Free Range Children.
A friend of mine (who is the most wholesome funny kind troublemaking father ever, uncle to several children), just got lectured by a parent for picking up a neighbor’s kid and turning him upside down and giving him a fart kiss or whatever it’s called on his tummy. My friend directly replied to the irate parent: “you’re the parent, you’re in charge, I’ll do as you say. But are you saying there was something sexual about that?” The parent was stunned by the directness and couldn’t say a word. The Helicopter parent in all of us needs to lighten up.
In the ’50s, in America, the average child was sent out of the house in the morning to play in the forest or play ball or whatever–don’t come back ’til dinner! Now, the average child is restricted to 50 feet, on average, from the front door. Google it.
Two years back, the NY Times did an article on how jungle gyms have gotten shorter and shorter, safer and safer (due to lawsuit-happy parents)—and now worse and worse injuries happen, more often. What?! Why? Because children no longer learn to navigate danger and learning step-by-step. They think they’re invincible, having never experienced a manageable degree of modest danger.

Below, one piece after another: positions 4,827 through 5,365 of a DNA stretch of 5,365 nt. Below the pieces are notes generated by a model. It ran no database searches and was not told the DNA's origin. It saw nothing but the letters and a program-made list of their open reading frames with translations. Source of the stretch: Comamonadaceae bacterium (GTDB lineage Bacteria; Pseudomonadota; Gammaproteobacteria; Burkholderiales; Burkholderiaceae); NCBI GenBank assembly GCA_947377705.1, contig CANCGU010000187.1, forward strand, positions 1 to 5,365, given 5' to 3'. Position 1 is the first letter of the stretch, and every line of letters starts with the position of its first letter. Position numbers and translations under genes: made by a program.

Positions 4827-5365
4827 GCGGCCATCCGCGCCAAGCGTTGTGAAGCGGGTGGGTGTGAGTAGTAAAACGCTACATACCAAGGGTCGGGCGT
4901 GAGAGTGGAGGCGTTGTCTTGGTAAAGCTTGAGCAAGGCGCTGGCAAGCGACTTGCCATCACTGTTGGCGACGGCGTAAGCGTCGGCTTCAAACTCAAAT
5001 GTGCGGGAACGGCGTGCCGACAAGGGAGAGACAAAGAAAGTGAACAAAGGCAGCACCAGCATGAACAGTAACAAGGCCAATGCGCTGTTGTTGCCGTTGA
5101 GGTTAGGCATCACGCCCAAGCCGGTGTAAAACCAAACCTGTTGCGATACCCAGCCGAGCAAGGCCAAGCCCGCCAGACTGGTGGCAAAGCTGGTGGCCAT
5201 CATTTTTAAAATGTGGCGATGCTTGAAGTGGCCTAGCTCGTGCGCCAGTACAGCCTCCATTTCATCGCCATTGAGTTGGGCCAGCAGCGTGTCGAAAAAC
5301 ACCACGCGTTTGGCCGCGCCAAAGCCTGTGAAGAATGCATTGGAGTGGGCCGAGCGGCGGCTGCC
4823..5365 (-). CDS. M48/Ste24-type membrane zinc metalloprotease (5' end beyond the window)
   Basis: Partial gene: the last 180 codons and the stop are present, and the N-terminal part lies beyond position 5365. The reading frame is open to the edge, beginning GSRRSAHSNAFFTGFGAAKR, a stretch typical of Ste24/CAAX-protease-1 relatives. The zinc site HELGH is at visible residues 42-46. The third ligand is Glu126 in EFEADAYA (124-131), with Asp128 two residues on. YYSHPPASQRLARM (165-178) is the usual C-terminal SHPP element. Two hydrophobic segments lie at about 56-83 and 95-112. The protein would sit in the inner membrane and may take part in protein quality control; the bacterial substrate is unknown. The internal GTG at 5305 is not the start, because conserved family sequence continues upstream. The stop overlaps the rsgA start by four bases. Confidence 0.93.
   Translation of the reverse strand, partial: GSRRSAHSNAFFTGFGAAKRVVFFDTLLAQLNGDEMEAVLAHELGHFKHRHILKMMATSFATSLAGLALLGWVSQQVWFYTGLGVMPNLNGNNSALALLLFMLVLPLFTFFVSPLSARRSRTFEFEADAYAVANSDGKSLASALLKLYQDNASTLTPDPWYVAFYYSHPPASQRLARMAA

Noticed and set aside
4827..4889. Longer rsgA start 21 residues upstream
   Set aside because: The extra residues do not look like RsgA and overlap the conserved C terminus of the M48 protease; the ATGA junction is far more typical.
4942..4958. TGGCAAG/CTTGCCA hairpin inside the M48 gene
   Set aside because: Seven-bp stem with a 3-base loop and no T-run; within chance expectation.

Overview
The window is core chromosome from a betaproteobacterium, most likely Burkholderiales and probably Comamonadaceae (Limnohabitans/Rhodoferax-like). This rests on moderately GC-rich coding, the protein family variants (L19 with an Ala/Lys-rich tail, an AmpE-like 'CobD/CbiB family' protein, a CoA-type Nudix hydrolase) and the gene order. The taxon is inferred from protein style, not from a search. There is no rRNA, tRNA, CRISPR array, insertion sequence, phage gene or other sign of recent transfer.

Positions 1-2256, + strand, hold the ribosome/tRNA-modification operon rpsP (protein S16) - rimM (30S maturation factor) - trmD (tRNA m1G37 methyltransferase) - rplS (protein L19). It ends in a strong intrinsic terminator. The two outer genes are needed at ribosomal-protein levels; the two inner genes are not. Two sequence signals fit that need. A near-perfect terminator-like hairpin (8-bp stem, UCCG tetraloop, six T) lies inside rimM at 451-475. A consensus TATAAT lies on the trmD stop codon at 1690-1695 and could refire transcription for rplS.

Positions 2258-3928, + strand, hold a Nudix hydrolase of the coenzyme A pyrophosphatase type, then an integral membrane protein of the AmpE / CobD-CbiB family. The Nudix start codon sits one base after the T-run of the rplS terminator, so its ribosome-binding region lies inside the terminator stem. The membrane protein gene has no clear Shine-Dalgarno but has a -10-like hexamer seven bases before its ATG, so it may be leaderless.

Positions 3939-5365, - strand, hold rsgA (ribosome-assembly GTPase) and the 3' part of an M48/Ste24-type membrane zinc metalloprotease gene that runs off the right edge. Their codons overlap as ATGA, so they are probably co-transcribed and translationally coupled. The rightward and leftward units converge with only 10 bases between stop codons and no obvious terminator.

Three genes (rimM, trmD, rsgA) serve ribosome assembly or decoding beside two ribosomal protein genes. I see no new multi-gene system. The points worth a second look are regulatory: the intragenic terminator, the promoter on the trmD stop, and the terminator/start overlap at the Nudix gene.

Recently, on elephant, we shared a blog about children, and a parent commented that she’d never let her infants be naked in a park or public setting—a stranger might have a camera, and that stranger might be videoing the child for pornographic purposes.
I get it.
But we can be fear-based—and believe corporate media that this is the most dangerous time on earth. Or we can be reality-based—and realize that, generally, this is a safer time for our children than at any time in history.
We can make them safer by never texting when we drive. We can make them safer by feeding our children real, wholesome food—car accidents and obesity and diabetes are real threats.
A few years ago, The Book for Dangerous Boys made the bestseller lists—its call for letting children off the leash riveted an ever-uptightening nation.
Let’s lead by example: and breathe in and out, and lighten up. We can keep our loved ones safe—through awareness, delight, humor…not merely fear. Fear does not truly protect—it constricts.
These may seem really obvious, but most of us with children aren’t doing this: